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Dr Chris PearsonBSc (Union College) MSc (University of Alaska) PhD (Otago)

Tel +64 3 479 5095
Surveying building, 1st floor, Room 124


I teach and conduct research in areas of Geodesy, Crustal deformation, GPS and least square adjustments. I completed my PhD from the University of Otago, New Zealand in the area of earth deformation measurements in 1991 and then spent a year working on a post-doc at Columbia University in the area of GPS processing (Bernese) working on the first major earth deformation campaign in the South Island. In 1994 Between 1994 and 2001 I worked at the University of Otago as a research fellow measuring active deformation of the Southern Alps. During this time I played a key role in the establishment and the New Zealand Tide Gages and the Southern Alps Vertical CGPS networks and nearly all of the campaign style geodetic projects in the South Island undertaken between 1993 and 2001. I was also instrumental in making the first INSAR study of a New Zealand Earthquake. Between 2001 and 2011 I worked at the National Geodetic Survey of the US where I was responsible for development of the HTDP software. Suring that time I played a key role in developing a comprehensive block model of deformation in the western US a new and much improved velocity for Alaska. In 2011 I returned to the School of Surveying where I currently lecture in Surv 302, Surv 451 and Surv 399.



Research Interests

  • Geodetic reference systems
  • Dynamic datums
  • Earth Deformation

Current Projects

  • Southern Alps Geodetic Experiment (SAGENZ). Using CGPS to measure the rate and distribution of uplift of the Southern Alps.
  • Fiordland – Co-seismic and Post-seismic deformation. In August 2003, a Mw 7.2 earthquake caused horizontal displacements of up to 18cm in Fiordland, New Zealand.
  • Strain and Velocity Fields. Using GPS to measure the velocity field throughout the South Island (New Zealand). Hence determine the strain variability particularly in the Southern Alps and Central Otago.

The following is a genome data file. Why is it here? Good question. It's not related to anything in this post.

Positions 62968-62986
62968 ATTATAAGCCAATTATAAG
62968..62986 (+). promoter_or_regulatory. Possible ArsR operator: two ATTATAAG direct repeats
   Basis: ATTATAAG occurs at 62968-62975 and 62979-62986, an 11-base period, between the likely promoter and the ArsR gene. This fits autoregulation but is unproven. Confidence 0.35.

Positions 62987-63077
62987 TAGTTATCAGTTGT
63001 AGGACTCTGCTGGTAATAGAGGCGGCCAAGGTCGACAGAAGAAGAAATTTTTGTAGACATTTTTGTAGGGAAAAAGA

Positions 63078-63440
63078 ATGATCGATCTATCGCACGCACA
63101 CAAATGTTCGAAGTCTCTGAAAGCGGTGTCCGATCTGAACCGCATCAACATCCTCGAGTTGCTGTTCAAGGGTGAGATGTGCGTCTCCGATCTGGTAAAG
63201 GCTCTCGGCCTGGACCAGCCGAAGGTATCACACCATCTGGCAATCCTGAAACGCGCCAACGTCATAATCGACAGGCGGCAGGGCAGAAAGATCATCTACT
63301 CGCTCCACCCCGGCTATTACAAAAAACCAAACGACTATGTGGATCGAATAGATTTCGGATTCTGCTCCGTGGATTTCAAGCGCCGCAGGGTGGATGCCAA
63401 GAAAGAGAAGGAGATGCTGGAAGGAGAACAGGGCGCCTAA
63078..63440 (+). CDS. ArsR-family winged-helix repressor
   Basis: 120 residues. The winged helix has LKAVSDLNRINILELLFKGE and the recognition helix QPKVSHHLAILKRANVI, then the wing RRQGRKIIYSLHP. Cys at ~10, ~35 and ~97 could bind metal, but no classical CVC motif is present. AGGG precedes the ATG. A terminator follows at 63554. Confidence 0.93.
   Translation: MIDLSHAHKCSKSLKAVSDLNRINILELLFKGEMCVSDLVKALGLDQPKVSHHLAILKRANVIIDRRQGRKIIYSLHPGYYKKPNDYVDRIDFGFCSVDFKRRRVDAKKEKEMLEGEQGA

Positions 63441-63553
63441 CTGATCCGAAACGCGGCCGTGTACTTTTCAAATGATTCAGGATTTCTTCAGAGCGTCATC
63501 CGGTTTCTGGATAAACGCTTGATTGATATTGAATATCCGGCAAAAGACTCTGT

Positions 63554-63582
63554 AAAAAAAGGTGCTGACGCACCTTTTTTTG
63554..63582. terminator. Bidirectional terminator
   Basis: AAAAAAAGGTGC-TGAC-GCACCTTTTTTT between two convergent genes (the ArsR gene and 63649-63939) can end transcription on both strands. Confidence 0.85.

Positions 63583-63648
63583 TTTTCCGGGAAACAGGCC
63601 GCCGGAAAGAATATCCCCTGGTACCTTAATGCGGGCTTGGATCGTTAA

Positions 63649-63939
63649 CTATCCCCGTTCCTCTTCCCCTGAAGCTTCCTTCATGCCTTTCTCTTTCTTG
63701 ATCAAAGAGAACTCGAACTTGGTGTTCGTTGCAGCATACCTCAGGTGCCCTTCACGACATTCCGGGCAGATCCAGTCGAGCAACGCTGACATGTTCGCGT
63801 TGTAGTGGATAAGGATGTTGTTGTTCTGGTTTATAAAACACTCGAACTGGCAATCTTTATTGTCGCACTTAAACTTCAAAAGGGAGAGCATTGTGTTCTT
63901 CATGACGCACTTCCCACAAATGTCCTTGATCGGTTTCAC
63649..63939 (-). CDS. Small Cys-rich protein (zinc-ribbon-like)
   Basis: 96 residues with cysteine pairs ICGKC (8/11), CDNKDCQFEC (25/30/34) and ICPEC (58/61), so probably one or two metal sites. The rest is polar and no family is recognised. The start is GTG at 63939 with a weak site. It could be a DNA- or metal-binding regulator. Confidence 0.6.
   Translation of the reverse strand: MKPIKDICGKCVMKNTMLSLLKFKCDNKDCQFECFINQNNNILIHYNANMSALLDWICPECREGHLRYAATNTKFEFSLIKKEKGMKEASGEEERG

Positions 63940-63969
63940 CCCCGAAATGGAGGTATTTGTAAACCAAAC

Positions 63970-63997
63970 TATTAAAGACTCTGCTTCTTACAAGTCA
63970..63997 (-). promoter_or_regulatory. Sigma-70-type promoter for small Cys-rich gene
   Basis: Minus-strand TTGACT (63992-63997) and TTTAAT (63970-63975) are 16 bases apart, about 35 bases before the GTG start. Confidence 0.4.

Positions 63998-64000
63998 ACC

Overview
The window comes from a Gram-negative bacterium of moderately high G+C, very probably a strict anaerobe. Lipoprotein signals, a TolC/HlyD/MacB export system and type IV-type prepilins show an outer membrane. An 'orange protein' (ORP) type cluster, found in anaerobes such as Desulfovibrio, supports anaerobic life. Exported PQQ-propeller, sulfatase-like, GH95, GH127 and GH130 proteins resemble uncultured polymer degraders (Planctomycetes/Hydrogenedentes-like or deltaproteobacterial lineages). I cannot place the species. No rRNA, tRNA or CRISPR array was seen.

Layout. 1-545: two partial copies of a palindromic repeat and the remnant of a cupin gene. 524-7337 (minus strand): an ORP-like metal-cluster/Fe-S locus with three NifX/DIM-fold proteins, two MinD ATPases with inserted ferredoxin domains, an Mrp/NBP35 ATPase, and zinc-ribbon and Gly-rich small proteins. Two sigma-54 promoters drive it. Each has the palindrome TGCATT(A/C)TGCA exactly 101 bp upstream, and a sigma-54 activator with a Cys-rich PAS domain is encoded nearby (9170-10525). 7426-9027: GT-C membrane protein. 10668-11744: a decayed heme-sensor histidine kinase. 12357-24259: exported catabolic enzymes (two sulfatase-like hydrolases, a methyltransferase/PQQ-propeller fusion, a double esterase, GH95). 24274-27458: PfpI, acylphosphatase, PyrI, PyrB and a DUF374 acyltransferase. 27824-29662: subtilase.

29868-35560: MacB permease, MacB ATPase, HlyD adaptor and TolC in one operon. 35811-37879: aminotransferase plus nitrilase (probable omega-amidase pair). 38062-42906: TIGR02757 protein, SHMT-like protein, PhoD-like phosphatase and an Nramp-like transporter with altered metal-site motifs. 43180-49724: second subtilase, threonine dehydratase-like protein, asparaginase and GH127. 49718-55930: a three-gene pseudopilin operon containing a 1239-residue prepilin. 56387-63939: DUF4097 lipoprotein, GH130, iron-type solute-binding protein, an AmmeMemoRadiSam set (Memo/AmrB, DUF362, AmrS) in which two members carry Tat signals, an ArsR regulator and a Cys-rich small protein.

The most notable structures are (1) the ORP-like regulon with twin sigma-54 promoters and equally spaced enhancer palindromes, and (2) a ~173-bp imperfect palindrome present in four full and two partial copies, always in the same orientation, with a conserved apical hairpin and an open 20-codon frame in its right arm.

• HTDP Using block modelling of deformation in the western US to develop a velocity field. This is then used to correct positions and survey measurements for crustal deformation.


Pearson, C. F., & Snay, R. A. (2014). Strain partitioning along the western margin of North America. Journal of Structural Geology, 64, 67-78. doi: 10.1016/j.jsg.2014.02.012

Denys, P., Norris, R., Pearson, C., & Denham, M. (2014). A geodetic study of the Otago Fault System of the South Island of New Zealand. In C. Rizos & P. Willis (Eds.), Earth on the edge: Science for a sustainable planet. 139, (pp. 151-158). Berlin: Springer. doi: 10.1007/978-3-642-37222-3_19

Pearson, C. F., Snay, R. S., & McCaffrey, R. (2014). Towards an integrated model of the interseismic velocity field along the western margin of North America. In C. Rizos & P. Willis (Eds.), Earth on the edge: Science for a sustainable planet. (pp. 159-165). Berlin, Germany: Springer. doi: 10.1007/978-3-642-37222-3_20

Snay, R. A., Freymueller, J. T., & Pearson, C. (2013). Crustal motion models developed for version 3.2 of the Horizontal Time-Dependent Positioning utility. Journal of Applied Geodesy, 7(3), 173-190. doi: 10.1515/jag-2013-0005

Pearson, C., Freymueller, J., & Snay, R. (2013). Software to help surveying engineers deal with the coordinate changes due to crustal motion in Alaska. In J. E. Zufelt (Ed.), Proceedings of the 10th International Symposium on Cold Regions Development (ISCORD): Planning for Sustainable Cold Regions. [CD-ROM & Book], (pp. 297-307). Reston, VA: American Society of Civil Engineers. doi: 10.1061/9780784412978.031

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